Inserting a human protein important in cancer development was able to revive dying plants, showing an evolutionary link between plants and humans and possibly making it easier to study the protein's function in cancer development, a Purdue University study has shown.
The aminopeptidase M1 protein, or APM1, is critical for root development in plants. Arabidopsis plants lacking the protein will die, but can be rescued if the protein is restored.
During experiments, Wendy Peer, a research assistant professor of horticulture, found that inserting a similar protein found in humans, called insulin responsive aminopeptidase, or IRAP, also rescued the plants.
"APM1 and IRAP are in the same group," said Peer, whose results were published in the early online version of the journal Plant Physiology. "M1 aminopeptidase activity is such a fundamental process that it's been conserved evolutionarily. This protein has changed very little over time."
Peer said the finding could advance the understanding of this class of proteins because it might make it possible to conduct studies with plants instead of animals, offering researchers more control and options. Humans with altered function of the equivalent proteins often have leukemia or other cancers.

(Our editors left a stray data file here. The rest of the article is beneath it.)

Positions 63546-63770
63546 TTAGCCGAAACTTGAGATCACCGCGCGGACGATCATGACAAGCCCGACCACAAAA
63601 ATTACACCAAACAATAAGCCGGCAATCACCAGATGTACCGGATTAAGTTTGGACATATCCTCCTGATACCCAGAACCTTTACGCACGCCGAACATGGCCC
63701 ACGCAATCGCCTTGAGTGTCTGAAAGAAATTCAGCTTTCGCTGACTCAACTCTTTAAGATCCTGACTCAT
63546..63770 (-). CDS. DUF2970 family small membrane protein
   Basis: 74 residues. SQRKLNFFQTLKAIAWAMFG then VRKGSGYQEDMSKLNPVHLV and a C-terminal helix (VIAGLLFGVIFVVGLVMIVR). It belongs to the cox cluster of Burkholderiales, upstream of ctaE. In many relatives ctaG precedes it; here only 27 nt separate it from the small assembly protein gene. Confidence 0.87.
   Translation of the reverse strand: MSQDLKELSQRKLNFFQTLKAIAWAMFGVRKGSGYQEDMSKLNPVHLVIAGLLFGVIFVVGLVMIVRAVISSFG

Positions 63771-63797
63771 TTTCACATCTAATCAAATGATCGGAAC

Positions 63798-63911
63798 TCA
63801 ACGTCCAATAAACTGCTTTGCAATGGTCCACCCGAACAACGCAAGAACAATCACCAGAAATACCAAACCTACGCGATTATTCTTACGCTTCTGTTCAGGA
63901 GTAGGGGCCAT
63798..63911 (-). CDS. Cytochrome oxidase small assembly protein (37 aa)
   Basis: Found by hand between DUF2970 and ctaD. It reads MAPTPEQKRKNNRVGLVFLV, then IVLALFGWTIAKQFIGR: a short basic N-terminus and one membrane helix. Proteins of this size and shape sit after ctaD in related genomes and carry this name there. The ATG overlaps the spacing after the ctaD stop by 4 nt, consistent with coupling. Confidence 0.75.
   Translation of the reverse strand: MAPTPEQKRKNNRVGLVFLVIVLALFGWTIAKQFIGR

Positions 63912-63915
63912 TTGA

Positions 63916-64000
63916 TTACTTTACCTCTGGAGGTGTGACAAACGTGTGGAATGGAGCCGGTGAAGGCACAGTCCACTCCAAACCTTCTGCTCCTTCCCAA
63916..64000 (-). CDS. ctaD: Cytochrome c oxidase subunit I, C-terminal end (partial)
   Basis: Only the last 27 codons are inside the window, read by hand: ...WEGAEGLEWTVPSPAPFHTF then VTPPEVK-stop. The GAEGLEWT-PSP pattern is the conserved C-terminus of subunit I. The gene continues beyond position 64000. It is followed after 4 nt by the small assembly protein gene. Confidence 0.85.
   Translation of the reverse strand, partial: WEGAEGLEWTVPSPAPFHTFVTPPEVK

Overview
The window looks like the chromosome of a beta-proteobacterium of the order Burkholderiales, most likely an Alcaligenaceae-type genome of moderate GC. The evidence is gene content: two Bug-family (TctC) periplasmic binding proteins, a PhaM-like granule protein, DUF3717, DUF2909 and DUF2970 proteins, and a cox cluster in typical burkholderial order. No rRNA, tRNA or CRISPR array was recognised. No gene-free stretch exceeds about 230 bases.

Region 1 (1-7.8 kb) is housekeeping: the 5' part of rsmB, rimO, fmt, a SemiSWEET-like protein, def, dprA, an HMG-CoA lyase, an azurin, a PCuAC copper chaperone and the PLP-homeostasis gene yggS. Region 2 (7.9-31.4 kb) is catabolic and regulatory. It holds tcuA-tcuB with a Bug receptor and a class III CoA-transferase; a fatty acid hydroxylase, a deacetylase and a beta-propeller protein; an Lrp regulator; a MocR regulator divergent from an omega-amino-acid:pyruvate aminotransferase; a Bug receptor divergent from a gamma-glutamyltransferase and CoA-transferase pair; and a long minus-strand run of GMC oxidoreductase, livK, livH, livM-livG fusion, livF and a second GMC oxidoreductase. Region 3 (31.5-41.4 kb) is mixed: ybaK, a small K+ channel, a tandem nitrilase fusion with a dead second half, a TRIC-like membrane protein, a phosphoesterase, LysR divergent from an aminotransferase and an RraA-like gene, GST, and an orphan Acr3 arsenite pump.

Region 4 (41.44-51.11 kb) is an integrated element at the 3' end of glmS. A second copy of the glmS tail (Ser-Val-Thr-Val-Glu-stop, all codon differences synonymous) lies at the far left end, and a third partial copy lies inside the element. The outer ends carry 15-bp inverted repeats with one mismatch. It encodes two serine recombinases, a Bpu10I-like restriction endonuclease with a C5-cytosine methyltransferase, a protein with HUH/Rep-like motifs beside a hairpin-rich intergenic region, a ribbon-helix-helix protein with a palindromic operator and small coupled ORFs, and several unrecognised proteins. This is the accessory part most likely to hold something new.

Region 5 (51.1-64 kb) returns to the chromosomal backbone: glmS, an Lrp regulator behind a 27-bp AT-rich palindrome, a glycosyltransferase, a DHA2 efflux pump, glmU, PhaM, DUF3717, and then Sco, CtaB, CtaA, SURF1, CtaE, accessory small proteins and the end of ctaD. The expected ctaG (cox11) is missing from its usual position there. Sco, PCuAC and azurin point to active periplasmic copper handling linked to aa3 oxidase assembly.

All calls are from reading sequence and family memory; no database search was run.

"There are more tools available in Arabidopsis to study this class of proteins than are available in animals," Peer said. "This research could be translational and helpful in the animal field or with human health. If humans have changes in these peptidases, they're very sick. Understanding how these proteins work in plants will help us understand how they work in humans."
APM1's function isn't entirely understood in plants. M1 aminopeptidases are thought to remove amino acids from proteins, thereby either activating or deactivating those proteins. M1 aminopeptidases also break down accumulations of proteins related to Alzheimer's disease.
"APM1 can alter the function of other proteins with its activity," Peer said.
Peer wants to understand which proteins APM1 targets and how it changes those proteins, thereby affecting changes in a plant's development. She is working to discover which amino acids in APM1 are necessary for it to function.
Peer and Angus Murphy, a Purdue professor of horticulture, have been working on this problem for several years. They identified Arabidopsis mutants that were missing APM1 and inserted modified APM1 proteins missing particular amino acids into the mutants to determine whether the modified APM1 protein could rescue the seedlings.
The next step in Peer's research is to determine APM1's target protein to better understand why APM1 is important for root growth. The National Science Foundation funded the research.
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